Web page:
Dominion by C.J. Sansom

Dominion C.J. Sansom is probably best known for his Shardlake novels, a mystery series set in Tudor England. Dominion, however, is set in the twentieth century – but not the twentieth century that you and I are familiar with. Before we even finish reading the first chapter, we know that something is very wrong. In Sansom’s alternate world, Britain surrendered to Nazi Germany in 1940, changing the course of history as we know it.

As the novel opens in November 1952, we begin to see what a high price Britain has paid for peace with Hitler. Yes, the war was brought to a premature end, avoiding more deaths and devastation, but now the Gestapo are established in central London, Britain’s Jews are being rounded up and removed from the cities, and Winston Churchill, who never actually managed to become Prime Minister, has gone into hiding as the leader of the British Resistance.

The story is told from the perspectives of four characters, all with different backgrounds and beliefs. The first of these is David Fitzgerald, one of many people who are unhappy with the way things are in Britain. When he is approached by the Resistance movement, David agrees to use his position as a civil servant to provide them with confidential information. He decides to protect his wife, Sarah, by not telling her that he is working as a spy…but he is also hiding another, equally dangerous secret – one that nobody must ever discover.

Sarah Fitzgerald, David’s wife, has been a pacifist for many years, like her father and sister. She has always believed that signing a peace treaty in 1940 was the right thing to do in order to avoid more lives being lost. However, Sarah’s views are now beginning to change.

We also meet Frank Muncaster, a scientist and an old friend of David’s from university. Frank is now in a mental hospital after pushing his brother, Edgar, through a window during an argument. The Resistance believe that before they began to fight, Edgar – another scientist – may have given his brother some shocking information about his work in America. Finally, there’s Gunther Hoth, a German who is in London on a secret mission. Could Frank Muncaster have the information he needs?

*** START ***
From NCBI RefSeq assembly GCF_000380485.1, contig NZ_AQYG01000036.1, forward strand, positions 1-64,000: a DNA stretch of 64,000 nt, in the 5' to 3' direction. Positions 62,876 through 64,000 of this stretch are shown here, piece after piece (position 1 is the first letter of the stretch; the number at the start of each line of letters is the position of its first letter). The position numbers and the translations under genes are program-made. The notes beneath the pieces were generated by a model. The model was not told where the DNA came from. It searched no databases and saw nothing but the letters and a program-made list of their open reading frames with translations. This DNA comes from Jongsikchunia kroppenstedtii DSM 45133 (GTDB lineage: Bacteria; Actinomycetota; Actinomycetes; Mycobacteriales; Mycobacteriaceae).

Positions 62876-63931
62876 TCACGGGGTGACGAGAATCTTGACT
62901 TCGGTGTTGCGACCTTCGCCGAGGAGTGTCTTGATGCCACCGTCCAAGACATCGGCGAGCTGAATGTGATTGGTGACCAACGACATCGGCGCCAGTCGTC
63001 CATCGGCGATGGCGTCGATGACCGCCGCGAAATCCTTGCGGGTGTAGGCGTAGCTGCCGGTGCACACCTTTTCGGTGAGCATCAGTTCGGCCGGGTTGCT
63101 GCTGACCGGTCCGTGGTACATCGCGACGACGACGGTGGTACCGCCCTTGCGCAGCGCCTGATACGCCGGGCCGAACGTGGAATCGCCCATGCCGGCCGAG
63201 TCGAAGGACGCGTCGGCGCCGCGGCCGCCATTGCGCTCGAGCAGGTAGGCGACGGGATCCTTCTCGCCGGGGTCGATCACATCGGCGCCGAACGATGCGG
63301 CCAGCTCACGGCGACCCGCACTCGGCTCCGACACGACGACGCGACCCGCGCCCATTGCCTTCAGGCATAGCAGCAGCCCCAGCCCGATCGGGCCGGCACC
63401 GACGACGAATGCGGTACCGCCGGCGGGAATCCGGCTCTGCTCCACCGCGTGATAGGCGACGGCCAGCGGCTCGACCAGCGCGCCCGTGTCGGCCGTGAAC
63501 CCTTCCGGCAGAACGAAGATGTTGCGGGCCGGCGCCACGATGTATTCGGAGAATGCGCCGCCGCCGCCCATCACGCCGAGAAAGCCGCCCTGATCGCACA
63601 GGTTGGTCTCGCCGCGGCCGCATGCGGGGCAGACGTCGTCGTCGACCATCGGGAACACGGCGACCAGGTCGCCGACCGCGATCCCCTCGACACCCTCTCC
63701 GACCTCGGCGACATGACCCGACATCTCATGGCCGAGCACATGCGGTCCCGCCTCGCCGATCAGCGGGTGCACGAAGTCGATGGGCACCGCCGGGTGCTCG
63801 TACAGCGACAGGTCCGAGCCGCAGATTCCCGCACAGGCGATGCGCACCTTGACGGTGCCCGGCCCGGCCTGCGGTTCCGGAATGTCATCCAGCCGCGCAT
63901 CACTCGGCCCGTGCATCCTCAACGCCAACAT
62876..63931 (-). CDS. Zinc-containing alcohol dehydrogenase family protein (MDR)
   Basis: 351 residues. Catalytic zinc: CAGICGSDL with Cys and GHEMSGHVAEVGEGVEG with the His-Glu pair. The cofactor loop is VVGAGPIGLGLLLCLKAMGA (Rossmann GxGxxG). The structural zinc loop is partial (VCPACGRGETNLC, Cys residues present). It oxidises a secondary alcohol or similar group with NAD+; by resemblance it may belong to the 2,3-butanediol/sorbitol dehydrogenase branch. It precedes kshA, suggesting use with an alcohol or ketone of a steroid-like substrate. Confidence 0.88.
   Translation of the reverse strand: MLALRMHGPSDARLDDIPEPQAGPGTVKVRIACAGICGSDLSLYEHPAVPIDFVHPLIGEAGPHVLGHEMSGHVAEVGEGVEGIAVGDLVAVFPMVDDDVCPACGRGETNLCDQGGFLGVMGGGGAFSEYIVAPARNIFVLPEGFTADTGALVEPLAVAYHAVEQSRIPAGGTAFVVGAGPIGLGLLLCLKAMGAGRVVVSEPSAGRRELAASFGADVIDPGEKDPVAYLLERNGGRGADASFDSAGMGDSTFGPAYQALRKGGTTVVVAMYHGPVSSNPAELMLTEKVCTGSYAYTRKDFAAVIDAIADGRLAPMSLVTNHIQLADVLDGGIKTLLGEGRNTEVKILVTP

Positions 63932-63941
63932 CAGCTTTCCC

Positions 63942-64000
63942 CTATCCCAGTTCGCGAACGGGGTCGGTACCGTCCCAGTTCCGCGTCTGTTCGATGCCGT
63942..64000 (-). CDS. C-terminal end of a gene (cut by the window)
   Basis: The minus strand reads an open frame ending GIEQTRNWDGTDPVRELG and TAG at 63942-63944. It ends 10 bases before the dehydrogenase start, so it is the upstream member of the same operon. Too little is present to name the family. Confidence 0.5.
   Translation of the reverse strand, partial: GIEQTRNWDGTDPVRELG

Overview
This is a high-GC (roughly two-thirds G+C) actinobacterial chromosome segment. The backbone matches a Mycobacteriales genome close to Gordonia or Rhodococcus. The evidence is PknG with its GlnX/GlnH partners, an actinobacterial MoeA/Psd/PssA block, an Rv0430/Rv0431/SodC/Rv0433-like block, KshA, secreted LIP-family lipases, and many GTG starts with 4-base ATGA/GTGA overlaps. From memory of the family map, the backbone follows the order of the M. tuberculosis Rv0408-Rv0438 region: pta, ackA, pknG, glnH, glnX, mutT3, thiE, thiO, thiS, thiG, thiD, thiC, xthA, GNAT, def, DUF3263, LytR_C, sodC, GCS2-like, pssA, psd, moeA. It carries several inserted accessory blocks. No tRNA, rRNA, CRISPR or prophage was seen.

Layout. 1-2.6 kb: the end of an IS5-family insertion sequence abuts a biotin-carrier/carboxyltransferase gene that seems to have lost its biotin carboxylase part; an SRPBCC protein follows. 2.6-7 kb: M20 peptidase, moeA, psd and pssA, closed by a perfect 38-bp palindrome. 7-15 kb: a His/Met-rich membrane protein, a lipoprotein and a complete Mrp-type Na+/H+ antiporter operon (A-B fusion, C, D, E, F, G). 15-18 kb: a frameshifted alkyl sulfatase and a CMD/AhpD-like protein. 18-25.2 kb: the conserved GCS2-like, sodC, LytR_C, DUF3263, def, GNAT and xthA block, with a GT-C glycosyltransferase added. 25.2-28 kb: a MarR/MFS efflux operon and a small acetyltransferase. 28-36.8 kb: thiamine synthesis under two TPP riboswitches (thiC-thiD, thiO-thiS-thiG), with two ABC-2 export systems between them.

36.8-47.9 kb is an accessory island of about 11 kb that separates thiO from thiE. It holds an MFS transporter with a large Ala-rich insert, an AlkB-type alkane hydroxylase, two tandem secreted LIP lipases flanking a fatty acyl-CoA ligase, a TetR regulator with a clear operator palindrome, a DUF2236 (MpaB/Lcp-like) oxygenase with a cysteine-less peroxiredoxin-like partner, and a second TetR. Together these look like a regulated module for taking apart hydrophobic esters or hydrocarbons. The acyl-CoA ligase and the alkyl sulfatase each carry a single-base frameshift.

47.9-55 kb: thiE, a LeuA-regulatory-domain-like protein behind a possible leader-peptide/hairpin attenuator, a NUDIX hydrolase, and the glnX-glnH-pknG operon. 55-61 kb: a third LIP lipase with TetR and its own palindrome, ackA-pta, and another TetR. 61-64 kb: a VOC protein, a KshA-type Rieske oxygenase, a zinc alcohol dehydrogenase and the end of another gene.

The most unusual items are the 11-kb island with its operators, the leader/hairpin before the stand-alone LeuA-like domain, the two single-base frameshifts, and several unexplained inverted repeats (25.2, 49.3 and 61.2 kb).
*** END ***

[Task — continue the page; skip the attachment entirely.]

Dominion is a chilling and thought-provoking novel, all the more frightening because the world C.J. Sansom describes is so realistic and believable. In many ways, the Britain of Dominion is not greatly different from the real Britain, but as the story unfolds we begin to see more and more subtle differences, more and more ways in which authoritarian rule has replaced the freedoms we take for granted.

As well as being an alternate history, this is also an exciting thriller. After a slow start I found it became very gripping and suspenseful, with some cliff hanger chapter endings and a few moments when I feared for the fates of some of the characters. The Great Smog of 1952 is incorporated into the novel and really adds to the oppressive atmosphere. There were some parts of the story, though, that felt superfluous and had little relevance to the main plot and this made the book feel longer than it really needed to be.

My favourite character was Frank Muncaster, who through no fault of his own finds himself at the centre of the conflict between the Germans and the British Resistance. We are given lots of flashbacks to Frank’s childhood when, as a shy and lonely boy, he was bullied at school, leaving him suffering from low self-esteem and finding it difficult to make friends. Of all the characters in the novel, I thought Frank was particularly well-written and I found myself warming to him in a way I never really did to any of the others.

Dominion is a disturbing and unsettling novel with a sinister vision of what our lives could have been like had just one or two different decisions been made at crucial moments in history. I thoroughly enjoyed this book, but when I reached the final page it was good to know that the world I was returning to was not quite the same as the one I had just finished reading about!

Dominion tour

I read Dominion as part of the Historical Fiction Virtual Book Tour. For more reviews, interviews and giveaways, please see the tour schedule.

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6 thoughts on “Dominion by C.J. Sansom”

  1. I love the sound of this book. I’ve read Fatherland, which is another ‘what if Germany won the war’ novel, it is fascinating to wonder how the world would be different.

  2. I had such problems with Sansom’s other non-Shardlake novel, ‘Winter in Madrid’, which I felt was simply a bad book, that I haven’t looked at this, but maybe I should get over my prejudice and at least try it. By the way, did you know that there is a new Shardlake novel advertised for later in the year?

    1. Yes, I’d heard there was going to be a new Shardlake book, though I should really catch up with the rest of the series first! I haven’t read Winter in Madrid as it has never sounded very appealing to me, so I don’t know how this one compares.

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